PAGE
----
Pressure Ulcers - Causes

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Pressure Ulcers - Causes
Pressure Ulcers - Causes

Video: Pressure Ulcers - Causes

Video: Pressure Ulcers - Causes
Video: Pressure sores 2, Causes 2023, September

Pressure ulcers: causes

The pressure ulcer is not an independent disease, but occurs in connection with other diseases or when those affected are generally in poor health. In the development of pressure ulcers (pressure sores, pressure ulcers, pressure sores, bedsores), several factors usually interact: the condition of the skin, general constitution, age and mobility of the patient.


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  • What are the causes?
  • Frequently affected parts of the body
  • Who is particularly at risk?

What are the causes?

The development of a pressure ulcer is promoted primarily by pressure, shear forces and friction.

  • Print:The blood vessels in a tissue are compressed by either long-lasting or excessive pressure on a certain area of skin - for example from mattresses, folds in sheets or shoes. The result is insufficient blood flow. Arterial, nutrient-rich and oxygen-rich blood is no longer transported to the cells. These die off, with the corresponding nerve cells being irreversibly damaged earlier. The venous blood flow is also interrupted. As a result, acidic metabolic products can no longer be transported away. The body reacts to the increasing acidity in the tissue by widening the blood vessels (vascular dilation). There is a stronger blood flow, recognizable by a strong reddening of the skin. Furthermore, liquid and protein leak from the vessels into the tissue,this promotes the development of edema and blisters. In addition, there is a vascular occlusion (thrombosis). A pressure sore develops.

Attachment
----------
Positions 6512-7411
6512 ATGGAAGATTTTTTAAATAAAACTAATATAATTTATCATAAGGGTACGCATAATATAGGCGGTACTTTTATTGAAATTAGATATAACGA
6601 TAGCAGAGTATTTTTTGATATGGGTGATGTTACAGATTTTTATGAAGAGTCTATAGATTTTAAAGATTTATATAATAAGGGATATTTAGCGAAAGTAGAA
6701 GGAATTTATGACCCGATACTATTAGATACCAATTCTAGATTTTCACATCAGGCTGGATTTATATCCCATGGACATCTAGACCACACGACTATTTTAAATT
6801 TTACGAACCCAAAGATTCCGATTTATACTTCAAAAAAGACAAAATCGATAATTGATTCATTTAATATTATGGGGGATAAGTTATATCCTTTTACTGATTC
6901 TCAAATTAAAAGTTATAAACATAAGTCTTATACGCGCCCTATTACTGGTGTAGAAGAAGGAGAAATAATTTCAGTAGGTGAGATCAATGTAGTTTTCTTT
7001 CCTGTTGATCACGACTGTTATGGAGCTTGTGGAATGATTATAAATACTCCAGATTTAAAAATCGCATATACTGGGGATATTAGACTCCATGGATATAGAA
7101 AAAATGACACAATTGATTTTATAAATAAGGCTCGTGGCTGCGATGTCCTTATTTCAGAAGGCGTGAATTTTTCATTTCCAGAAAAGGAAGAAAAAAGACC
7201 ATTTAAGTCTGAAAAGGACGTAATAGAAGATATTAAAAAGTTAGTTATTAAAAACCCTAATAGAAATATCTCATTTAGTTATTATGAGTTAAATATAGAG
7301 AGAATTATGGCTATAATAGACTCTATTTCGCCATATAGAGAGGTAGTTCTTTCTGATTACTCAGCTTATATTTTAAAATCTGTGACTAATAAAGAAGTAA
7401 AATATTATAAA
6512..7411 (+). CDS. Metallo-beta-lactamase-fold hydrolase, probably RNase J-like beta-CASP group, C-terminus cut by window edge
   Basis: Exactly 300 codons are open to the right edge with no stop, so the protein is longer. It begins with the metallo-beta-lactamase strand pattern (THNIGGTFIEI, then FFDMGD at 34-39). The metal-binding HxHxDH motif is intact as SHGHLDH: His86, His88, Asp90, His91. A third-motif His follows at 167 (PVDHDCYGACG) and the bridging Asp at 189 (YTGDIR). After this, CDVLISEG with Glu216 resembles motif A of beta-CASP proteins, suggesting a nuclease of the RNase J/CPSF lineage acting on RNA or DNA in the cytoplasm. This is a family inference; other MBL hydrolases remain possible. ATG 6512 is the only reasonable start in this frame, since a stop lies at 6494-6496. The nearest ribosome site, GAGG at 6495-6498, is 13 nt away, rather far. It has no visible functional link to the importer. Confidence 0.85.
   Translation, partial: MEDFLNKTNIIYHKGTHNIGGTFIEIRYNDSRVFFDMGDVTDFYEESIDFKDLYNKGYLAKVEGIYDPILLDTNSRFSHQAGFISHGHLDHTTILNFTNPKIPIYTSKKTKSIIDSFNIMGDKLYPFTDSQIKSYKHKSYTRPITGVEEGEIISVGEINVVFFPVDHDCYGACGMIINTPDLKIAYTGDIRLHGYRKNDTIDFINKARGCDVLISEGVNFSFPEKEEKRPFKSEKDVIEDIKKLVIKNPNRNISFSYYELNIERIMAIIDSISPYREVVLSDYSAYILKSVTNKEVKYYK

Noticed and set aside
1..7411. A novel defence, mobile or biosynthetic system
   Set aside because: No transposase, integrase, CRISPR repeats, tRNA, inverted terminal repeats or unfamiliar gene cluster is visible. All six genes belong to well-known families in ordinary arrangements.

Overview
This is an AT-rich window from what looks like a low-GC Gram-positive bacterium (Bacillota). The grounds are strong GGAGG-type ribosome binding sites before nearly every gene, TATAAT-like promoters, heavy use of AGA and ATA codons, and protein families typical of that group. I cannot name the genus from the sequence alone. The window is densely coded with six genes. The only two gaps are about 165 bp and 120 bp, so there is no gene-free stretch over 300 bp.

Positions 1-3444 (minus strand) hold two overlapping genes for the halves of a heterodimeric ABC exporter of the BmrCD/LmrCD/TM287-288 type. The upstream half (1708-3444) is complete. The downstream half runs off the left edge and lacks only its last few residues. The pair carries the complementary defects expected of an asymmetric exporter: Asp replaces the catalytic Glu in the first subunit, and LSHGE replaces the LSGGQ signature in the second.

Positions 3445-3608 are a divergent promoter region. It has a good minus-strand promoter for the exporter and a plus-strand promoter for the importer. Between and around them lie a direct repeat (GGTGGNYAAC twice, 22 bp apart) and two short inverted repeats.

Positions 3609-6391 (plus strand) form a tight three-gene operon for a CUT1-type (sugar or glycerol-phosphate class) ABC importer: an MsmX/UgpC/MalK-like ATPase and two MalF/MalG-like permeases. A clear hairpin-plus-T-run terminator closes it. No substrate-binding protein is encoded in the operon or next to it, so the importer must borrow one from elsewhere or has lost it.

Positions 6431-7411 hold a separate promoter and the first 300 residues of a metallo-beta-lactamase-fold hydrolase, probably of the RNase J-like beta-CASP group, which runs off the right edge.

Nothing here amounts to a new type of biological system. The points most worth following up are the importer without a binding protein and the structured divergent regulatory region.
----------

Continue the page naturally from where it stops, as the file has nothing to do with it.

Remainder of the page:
• Shear forces: Shear refers to the displacement of skin layers against each other - for example when the patient is turned around, pulled and positioned. This also affects the blood circulation. Shear forces on the skin of older people are particularly harmful. This has a lower water content and less elasticity. She becomes limp and drier.
  • Friction: This is caused, for example, by sliding down in bed or sitting while the skin remains in its original position. Unsuitable clothing, nightwear or shoes that are too tight can also cause friction.

Frequently affected parts of the body

A decubitus ulcer occurs primarily on parts of the body where the skin lies directly over the bone and in places with little padding from muscle and fat tissue, especially heels, toes, ankles, knees, pelvic bones, sacrum, vertebral protrusions. But ears, back of the head or shoulder blades can also be affected. The skin is particularly vulnerable if it is constantly moist from sweat, wound secretions, urine or stool - especially if there is poor personal hygiene or incontinence. Other risk factors include circulatory disorders (eg circulatory disorders in the legs, heart failure, blood pressure that is too low), plaster casts, but also being severely underweight or overweight.

Who is particularly at risk?

The risk of developing a pressure ulcer is inherent in every patient who has to lie in bed for a long time. Under normal circumstances, the nervous system sends signals, such as pain, when there is too much pressure on a part of the body. The body reacts by changing its position. These involuntary compensatory movements to relieve endangered areas can be absent in certain situations, e.g.

  • seriously ill,
  • with very weak people,
  • while taking certain medications such as strong painkillers or narcotics,
  • in diseases that affect the nervous system and reduce or cancel the pain threshold, e.g. diabetes, stroke or spinal cord injuries.